Each group
will gather necessary materials and build a rocket.
Demonstrate building
a rocket with
the class
as follows:
Wrap a
piece of paper around a film canister
or the
end of a
roll of
toilet paper.
(You should
have some empty
toilet paper
rolls if you did the
top part of this
activity.)
Tape it shut. This is the
body of the
rocket. You
will use a straw as
the shooting device,
so you don’t
want to make
the body
of your rocket
longer
than the
straw.
Cut
out a circle
of
any size
and
cut away
1⁄4
of it.
Make
the circle
into
a cone
that fits on
the top
of the
rocket.
Add fins
to the
rocket.

Insert a straw into
the bottom of
your rocket and
shoot it.
(It is suggested
that
safety
goggles be worn
to prevent
eye damage.)
Practice a few times.

Have a class discussion
about the variables
and the effect
that the variables
will
have on the
distance the
rocket flies.
Some variables include these:
Diameter of rocket
Size of cone
Flap location and size
Amount of air blown
through the straw
Weight of the rocket
(how much tape is used, how
heavy the paper is)
Angle
of the launch

After some practice,
ask the students
to estimate the distance
that they
think the
rocket will
go.

Have them shoot
the rocket
on the solar system
course
that was
laid out
on the
floor.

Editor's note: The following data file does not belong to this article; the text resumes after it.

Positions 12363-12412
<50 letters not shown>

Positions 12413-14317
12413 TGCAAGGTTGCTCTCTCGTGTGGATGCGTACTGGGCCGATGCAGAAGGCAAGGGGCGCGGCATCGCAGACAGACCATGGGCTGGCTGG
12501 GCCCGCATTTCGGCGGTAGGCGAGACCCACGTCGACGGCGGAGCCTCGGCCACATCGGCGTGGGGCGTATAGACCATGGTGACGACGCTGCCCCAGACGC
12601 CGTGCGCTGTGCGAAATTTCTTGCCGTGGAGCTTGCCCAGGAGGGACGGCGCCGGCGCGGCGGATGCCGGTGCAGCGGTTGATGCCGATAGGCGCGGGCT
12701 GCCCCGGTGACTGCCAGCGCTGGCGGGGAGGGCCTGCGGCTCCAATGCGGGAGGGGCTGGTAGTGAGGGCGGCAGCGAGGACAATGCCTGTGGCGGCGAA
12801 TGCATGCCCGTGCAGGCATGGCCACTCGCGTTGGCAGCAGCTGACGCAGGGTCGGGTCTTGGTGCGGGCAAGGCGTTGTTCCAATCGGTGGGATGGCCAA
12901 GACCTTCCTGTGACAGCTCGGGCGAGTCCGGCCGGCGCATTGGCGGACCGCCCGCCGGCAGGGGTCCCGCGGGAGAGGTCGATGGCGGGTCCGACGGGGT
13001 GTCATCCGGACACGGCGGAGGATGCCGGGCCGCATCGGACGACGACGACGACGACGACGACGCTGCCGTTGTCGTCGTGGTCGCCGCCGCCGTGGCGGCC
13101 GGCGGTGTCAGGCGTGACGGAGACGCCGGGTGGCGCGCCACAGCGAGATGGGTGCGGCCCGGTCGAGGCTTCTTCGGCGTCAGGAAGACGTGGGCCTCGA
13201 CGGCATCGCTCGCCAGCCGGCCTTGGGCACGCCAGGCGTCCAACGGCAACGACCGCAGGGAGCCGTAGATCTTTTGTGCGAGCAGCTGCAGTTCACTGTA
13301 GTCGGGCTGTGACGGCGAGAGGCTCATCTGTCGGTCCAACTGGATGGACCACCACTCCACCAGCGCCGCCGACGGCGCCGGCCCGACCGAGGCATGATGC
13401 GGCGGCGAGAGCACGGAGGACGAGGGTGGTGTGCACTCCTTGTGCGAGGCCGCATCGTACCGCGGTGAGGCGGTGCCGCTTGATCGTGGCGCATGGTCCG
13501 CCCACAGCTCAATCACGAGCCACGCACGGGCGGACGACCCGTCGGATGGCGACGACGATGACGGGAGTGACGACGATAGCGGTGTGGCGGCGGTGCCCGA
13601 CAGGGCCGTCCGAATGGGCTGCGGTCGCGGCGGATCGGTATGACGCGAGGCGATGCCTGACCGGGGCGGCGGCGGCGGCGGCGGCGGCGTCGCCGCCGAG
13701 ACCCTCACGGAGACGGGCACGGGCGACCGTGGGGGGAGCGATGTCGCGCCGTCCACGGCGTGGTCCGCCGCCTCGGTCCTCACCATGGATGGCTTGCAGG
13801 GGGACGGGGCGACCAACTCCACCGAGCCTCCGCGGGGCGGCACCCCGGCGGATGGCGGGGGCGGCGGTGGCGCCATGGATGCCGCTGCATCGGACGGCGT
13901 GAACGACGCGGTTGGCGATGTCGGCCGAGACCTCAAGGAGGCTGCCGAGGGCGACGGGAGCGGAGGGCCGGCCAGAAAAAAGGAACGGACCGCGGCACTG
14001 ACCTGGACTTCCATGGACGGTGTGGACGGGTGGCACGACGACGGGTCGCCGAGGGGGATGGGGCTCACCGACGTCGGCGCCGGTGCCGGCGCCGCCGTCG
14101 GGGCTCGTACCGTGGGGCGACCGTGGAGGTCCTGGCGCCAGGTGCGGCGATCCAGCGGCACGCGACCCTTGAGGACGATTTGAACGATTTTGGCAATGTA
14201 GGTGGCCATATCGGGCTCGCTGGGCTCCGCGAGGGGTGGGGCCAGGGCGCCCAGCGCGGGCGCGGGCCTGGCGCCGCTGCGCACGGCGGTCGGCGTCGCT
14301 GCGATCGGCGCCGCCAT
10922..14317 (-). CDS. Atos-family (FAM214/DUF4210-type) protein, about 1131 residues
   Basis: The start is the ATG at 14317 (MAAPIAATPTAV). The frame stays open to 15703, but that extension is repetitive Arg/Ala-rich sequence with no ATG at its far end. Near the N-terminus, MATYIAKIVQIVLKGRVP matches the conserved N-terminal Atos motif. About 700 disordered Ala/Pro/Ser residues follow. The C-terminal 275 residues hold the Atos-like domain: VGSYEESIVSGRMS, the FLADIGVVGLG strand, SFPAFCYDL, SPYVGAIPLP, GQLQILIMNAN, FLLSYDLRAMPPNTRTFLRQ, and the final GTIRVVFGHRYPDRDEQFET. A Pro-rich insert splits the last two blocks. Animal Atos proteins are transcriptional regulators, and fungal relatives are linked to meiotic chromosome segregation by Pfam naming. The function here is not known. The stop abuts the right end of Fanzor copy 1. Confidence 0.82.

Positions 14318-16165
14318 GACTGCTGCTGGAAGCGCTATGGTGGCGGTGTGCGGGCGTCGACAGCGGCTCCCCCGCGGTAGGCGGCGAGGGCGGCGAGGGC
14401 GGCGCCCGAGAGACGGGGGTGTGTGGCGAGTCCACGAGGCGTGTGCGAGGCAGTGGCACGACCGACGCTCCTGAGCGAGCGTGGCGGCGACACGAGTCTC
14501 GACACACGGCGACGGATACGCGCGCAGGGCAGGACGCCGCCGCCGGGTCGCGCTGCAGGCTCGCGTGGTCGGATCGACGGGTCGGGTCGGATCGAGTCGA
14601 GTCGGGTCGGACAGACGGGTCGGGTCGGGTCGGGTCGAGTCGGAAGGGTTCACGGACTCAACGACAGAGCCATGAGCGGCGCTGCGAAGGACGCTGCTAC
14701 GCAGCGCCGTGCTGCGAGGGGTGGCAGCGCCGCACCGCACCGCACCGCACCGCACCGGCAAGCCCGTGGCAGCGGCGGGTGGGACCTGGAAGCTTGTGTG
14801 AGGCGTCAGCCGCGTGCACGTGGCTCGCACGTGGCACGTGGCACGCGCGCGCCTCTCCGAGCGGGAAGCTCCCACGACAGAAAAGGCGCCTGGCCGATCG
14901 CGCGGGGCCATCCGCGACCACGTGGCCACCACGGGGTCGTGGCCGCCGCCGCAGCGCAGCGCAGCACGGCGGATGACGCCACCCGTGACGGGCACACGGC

Measure the distance
in centimeters
that the rocket flew.
As another
option,
shoot the
rocket and simply
measure the
distance
it flew without
the solar
system course. Centimeters
can
then be
converted to meters.

Have
students complete the handout.

You could make
this
a contest and give
a prize
for the farthest distance.
Evaluation
Category

4

3

2

1

Construction — Materials 
Appropriate materials were selected and creatively
modified in ways that made them even better. 
Appropriate materials were selected and there was
an attempt at creative modification to make them even
better. 
Appropriate materials were selected. 
Inappropriate materials were selected and contributed
to a product that performed poorly. 
Modification / Testing 
There was clear evidence of troubleshooting, testing
and refinements based on data or scientific principles. 
There was clear evidence of troubleshooting, testing
and refinements. 
There was some evidence of troubleshooting, testing
and refinements. 
There was little evidence of troubleshooting, testing
or refinement. 
Function 
The rocket functions extraordinarily well, holding
up under atypical stresses. 
The rocket functions well, holding up under typical
stresses. 
The rocket functions, but deteriorates under typical
stresses. 
The rocket has fatal flaws in function, with complete
failure under typical stresses. 
Accuracy of Student Handout 
The scale drawing is accurate. Distances are accurately
measured. 
There is some distortion in the scale drawing. Distances
are accurately measured. 
There is some distortion in scale drawing and some
error in measuring distances. 
Little attempt is made to do an accurate job on either
scale drawing or measurements. 
(Source: Rocket idea adapted
from NASA — An
Educator’s
Guide With Activities
in Science, Mathematics
and Technology, EG20030106108HQ)